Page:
News items New biomarker for gout may monitor disease

26 February 2024

Gout not properly treated can cause health damage even between acute attacks. Radboudumc and Université Paris Cité have found a new biomarker by which monosodium urate crystal-induced inflammation can be monitored very well. This can possibly reduce health damage over time.

Gout is a very painful joint inflammation, provoked by the crystallization of monosodium urate. The number of people with gout is increasing rapidly. Worldwide, more than 45 million people, mostly men, currently suffer from this rheumatic disease. The last 30 years, numbers have doubled. Between the acute, painful gout flares are quiet periods with, however, elevated concentrations of serum urate. With drugs such as allopurinol, the serum urate concentration can be reduced enough to dissolve the deposited crystals and subsequently to cure and prevent attacks. Much is still unclear about the exact disease process.

 

Four proteins

To gain a better understanding of the process of the disease, research groups of Leo Joosten (Radboudumc) and Pascal Richette (Universite Paris Cite, INSERM) analyzed in 71 patients exactly which inflammatory proteins are involved in the three different stages of gout: the acute flare-up, the quiescent intermediate period and the period in which serum urate levels are normalized by drugs. "Using proteomics techniques, we looked for about a hundred proteins that may be involved in inflammatory processes," said Brenda Kischkel, first author of the study published in Annals of the Rheumatic Diseases. "We saw four proteins play an important role in the acute phase of gout attacks. Of those four, the protein TNFSF14 appeared to play a central role. It may become a new, excellent biomarker for gout."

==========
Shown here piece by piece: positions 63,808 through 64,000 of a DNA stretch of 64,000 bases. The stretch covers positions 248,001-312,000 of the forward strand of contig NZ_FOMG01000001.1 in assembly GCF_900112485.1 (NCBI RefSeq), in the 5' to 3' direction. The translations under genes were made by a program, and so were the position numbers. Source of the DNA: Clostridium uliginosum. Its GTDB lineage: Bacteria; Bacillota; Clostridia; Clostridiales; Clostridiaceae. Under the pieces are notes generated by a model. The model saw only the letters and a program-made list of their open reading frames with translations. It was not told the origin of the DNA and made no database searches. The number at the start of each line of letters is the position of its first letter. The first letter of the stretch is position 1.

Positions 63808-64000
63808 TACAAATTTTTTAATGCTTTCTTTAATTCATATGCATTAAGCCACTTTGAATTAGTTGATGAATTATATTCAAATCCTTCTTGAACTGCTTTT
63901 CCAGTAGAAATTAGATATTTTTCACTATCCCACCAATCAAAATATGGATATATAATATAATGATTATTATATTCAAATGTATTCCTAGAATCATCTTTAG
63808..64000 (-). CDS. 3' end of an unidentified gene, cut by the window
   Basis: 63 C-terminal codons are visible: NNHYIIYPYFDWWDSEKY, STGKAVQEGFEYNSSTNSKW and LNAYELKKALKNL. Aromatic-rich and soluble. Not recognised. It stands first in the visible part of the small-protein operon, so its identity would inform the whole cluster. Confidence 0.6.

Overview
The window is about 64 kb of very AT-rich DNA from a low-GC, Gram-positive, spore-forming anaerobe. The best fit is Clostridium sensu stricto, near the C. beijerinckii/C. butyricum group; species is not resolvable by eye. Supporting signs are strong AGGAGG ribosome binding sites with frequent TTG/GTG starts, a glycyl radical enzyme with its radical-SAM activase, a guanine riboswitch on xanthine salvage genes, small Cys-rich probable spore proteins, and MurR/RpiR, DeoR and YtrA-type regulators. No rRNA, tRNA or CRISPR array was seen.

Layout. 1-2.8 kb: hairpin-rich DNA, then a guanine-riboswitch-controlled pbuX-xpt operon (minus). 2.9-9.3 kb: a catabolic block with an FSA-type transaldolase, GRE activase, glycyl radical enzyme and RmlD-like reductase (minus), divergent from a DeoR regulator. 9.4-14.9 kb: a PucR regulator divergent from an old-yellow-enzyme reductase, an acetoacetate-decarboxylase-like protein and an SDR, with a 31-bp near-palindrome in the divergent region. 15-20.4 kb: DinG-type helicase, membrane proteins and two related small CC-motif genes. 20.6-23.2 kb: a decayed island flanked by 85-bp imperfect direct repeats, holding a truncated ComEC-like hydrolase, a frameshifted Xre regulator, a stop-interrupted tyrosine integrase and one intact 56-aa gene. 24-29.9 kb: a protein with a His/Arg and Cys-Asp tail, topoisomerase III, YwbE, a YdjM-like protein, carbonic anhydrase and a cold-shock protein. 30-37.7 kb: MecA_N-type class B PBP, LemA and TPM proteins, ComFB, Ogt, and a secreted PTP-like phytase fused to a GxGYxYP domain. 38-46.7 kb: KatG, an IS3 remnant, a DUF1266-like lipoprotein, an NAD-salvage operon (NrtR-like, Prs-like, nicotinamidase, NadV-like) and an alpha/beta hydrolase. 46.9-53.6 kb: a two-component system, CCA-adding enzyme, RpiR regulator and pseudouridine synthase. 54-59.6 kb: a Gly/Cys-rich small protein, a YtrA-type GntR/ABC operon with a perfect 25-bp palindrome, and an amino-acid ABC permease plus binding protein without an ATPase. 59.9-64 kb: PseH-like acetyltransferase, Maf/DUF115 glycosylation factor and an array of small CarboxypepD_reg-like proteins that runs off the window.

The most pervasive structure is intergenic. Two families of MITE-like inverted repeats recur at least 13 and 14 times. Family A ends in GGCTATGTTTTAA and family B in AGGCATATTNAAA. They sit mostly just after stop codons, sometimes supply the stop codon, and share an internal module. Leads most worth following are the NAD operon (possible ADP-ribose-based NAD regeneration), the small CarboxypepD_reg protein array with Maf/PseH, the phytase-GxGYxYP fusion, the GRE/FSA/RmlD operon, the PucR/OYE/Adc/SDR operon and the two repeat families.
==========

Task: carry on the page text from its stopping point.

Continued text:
New biomarker

"Studies in mice showed that this TNFSF14 protein is produced locally in the joints by crystal formation itself," says co-first author Hang-Korng Ea. "Moreover, this protein appears to stimulate the production of other inflammatory factors, including several interleukins." The important role of TNFSF14 was also confirmed by looking at small changes in the gene for this protein in a large group of patients. Richette: "Those small genetic changes called SNPs can cause a protein to work just a bit better or worse. That was exactly what we saw. Some SNPs boost inflammation, while other SNPs dampen it. This shows again that TNFSF14 is a new biomarker for gout.”

 

Monitoring gout required

The discovery offers possibilities for developing antibodies to treat gout attacks. Joosten: "That is actually not a real option, because we already have good drugs doing that, such as colchicine, steroid and interleukin-1 blockers. A better option could be monitoring the disease through this protein. In addition, it can also be suitable for finding out quickly whether new drugs work or not. By monitoring the disease globally, much can be gained in terms of health and quality of life. Even if you do not have an acute attack, too high a concentration of serum urate in the blood causes continuous, low-grade inflammation. This increases the risk of cardiovascular disease and kidney damage. Plenty of reasons to take gout research and treatment seriously."

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Paper in in Annals of the Rheumatic Diseases: Systemic inflammatory cytokine profiles in patients with gout during flare, intercritical and treat-to-target phases: TNFSF14 as new biomarker - Hang-Korng Ea, Brenda Kischkel, Twinu Wilson Chirayath, Viola Klück, Caroline Aparicio, Hoang-Uyen Loeung, Philippe Manivet, Tim Jansen, Mylène Zarka, Frédéric Lioté, Augustin Latourte, Thomas Bardin, Alan Gauffenic, Eric Vicaut, Tania Octavia Crișan, Mihai G Netea, Pascal Richette, Leo Joosten

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Pieter Lomans

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